Subclavian venous catheterization

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Intravenous literature: Czarnik, T., Gawda, R., Perkowski, T. and Weron, R. (2009) Supraclavicular approach is an easy and safe method of subclavian vein catheterization even in mechanically ventilated patients: analysis of 370 attempts. Anesthesiology. 111(2), p.334-339.

Abstract:

BACKGROUND: Central venous catheters are commonly inserted for hemodynamic monitoring, volume monitoring, administration of medications, long-term total parenteral nutrition, access for renal replacement therapy, cardiopulmonary resuscitation, and difficult peripheral catheterization. The primary outcome of this study was to define venipuncture, catheterization and entire procedure success rates, and finally complication rate of subclavian venous catheterization via the supraclavicular approach with special focus on mechanically ventilated patients. The secondary outcome was to potentially make recommendations regarding this technique of central venous catheterization in mechanically ventilated patients.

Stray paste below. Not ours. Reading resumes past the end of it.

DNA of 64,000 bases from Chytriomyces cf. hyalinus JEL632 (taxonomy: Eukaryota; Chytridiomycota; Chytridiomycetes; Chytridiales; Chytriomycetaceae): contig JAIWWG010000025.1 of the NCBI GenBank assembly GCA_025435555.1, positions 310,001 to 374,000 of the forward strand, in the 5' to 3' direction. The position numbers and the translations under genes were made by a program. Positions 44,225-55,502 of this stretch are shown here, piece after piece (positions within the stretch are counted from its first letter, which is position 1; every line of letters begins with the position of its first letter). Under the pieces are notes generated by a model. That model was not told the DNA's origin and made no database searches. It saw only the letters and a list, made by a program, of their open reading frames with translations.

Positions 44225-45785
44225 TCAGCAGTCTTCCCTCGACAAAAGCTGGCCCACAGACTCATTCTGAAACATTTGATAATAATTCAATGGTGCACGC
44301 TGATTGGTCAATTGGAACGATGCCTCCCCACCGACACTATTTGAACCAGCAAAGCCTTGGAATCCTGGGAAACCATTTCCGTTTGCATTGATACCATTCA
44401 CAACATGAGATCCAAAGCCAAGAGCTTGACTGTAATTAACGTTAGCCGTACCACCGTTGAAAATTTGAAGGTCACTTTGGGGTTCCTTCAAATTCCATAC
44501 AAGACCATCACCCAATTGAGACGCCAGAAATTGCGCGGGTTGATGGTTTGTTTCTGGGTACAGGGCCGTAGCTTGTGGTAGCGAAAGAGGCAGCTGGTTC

METHODS: The methodology of this prospective cohort study included subclavian venous catheterization via the supraclavicular approach. The technique of cannulation was the same for both the right and left sides, but the right claviculosternocleidomastoid angle was the preferred catheterization site. All procedures were performed by the first three authors, each of whom had different levels of experience. Each physician had performed at least 20 procedures before starting the study.

RESULTS: In the majority of patients, venipuncture occurred during the first attempt. In 362 patients, catheterization attempts were performed, in whom 311 catheterizations (85.6%) were successful during the first attempt. The overall subclavian venous catheterization via supraclavicular approach procedure complication rate reached 1.7% (95% confidence interval 0.6-3.6%). The overall subclavian venous catheterization via the supraclavicular approach procedure success rate reached 88.9% (95% confidence interval 85.1-91.9%, n = 359).

CONCLUSIONS: Subclavian venous catheterization via the supraclavicular approach is an excellent method of central venous access in mechanically ventilated patients. The procedure success rate and the significant complication rate are comparable to other techniques of central venous catheterization.



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